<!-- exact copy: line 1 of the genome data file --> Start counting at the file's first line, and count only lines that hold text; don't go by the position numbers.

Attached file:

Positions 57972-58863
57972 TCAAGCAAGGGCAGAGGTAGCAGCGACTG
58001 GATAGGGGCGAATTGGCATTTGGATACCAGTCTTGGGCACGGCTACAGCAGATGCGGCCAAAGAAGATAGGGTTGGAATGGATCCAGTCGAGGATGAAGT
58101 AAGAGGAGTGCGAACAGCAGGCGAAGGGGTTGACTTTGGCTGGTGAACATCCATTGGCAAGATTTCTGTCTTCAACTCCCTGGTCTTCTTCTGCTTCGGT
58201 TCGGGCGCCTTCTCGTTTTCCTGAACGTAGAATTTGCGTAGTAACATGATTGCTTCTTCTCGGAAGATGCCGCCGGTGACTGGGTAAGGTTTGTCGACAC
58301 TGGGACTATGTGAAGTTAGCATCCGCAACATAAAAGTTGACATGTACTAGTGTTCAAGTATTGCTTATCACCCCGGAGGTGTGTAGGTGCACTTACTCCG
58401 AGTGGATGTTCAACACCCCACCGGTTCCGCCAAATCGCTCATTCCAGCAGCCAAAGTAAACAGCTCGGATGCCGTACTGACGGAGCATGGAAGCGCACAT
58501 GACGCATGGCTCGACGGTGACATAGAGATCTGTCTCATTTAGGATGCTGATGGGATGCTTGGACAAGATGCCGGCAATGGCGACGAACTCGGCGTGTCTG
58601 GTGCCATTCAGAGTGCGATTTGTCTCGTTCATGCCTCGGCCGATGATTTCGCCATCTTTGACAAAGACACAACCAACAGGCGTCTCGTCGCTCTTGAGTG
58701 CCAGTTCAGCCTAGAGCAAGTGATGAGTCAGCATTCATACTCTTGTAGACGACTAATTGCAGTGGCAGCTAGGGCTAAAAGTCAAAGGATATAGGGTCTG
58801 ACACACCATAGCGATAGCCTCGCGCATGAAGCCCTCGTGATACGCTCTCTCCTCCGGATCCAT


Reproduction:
Positions 57972-58863